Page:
When you need the power of a hydraulic cylinder, but you don’t have space for a traditional rod cylinder, the best solution is a telescopic hydraulic cylinder. Able to lift just as much as a standard cylinder, telescopic models can fit the same amount of power while only taking up 20% to 40% of its extended length while collapsed.
There are several applications where a telescopic hydraulic cylinder is useful and the only way to perform certain functions.
This article will look at some of the different types of telescopic hydraulic cylinders and how they function. We’ll also look at some of the most common applications of these telescopic hydraulic cylinders and how you can make sure you choose the right cylinder for your needs.
How Telescopic Hydraulic Cylinders Work
While there are several varieties of telescopic hydraulic cylinders, they all work on the same principle. These cylinders are constructed from a series of steel tubes, which are nested in descending size.
The largest pipe, known as the barrel, is visible when the cylinder is retracted. The smallest pipe, or plunger, contains the end that attaches to the working load. The other sections, which extend to make up the rest of the stroke, are known as stages.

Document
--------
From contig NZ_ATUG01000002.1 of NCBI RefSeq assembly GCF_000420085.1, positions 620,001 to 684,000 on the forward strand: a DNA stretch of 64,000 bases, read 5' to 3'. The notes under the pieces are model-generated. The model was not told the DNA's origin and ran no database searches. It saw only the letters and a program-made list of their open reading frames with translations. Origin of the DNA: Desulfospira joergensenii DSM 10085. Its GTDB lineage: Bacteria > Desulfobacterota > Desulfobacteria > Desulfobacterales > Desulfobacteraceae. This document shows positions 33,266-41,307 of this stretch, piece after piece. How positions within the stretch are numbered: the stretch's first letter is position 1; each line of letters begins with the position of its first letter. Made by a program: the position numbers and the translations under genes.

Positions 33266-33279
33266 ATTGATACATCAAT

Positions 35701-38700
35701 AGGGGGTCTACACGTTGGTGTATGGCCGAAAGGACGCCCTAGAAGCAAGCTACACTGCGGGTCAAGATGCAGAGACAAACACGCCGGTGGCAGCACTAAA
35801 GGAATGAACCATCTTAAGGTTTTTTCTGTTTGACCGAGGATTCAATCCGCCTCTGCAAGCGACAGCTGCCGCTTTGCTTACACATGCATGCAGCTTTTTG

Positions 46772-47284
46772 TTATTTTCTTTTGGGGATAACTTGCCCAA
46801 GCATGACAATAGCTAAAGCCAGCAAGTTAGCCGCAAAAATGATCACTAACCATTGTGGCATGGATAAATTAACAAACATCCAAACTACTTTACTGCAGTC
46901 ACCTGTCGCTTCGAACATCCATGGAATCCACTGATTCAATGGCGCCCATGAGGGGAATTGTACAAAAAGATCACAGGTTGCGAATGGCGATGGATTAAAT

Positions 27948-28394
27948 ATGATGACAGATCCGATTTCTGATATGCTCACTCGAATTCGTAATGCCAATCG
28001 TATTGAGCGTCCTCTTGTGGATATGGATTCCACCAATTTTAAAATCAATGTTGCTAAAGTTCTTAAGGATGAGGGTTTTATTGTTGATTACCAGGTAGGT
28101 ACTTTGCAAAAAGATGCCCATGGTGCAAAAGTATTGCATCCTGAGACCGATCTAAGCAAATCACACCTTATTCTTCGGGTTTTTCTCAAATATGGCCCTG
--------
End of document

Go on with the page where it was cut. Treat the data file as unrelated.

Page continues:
For stability reasons, the maximum number of cylinders in a telescopic hydraulic cylinder tops out at six. Any more than that, and the system tends to become unstable, presenting multiple problems at both the design and execution stages.
Hydraulic oil pumps into the system to extend the device. The oil pushes the stages out from biggest to smallest. Each stage extends to its full length before the next stage starts to extend until, finally, the plunger is extended all the way. As the cylinder retracts, the process repeats itself in reverse — the plunger retracts before the following stage retreats, and so on.
Bearings and Seals
Every stage in a telescopic hydraulic cylinder is supported by guide bearings, which keep the cylinders adequately aligned. These bearings define how far the inner stage projects from the previous stage and how much the two stages overlap.
There are a wide variety of options available when it comes to seals, each with a slightly different design and utility purpose. For example, two standard designs — multi-lip seals and hinged-V seals — are installed using stop rings and packing nuts, and these fit inside each telescoping section. The seal is formed between the outer diameter of the smaller stage and the inner diameter of the stage housing it. These seals create the pressure that allows the telescopic hydraulic cylinder to extend.
The Types of Telescopic Hydraulic Cylinders
The two primary types of telescopic hydraulic cylinders are single-acting and double-acting — most variations arise from combining these two styles.
Single-Acting Telescopic Hydraulic Cylinders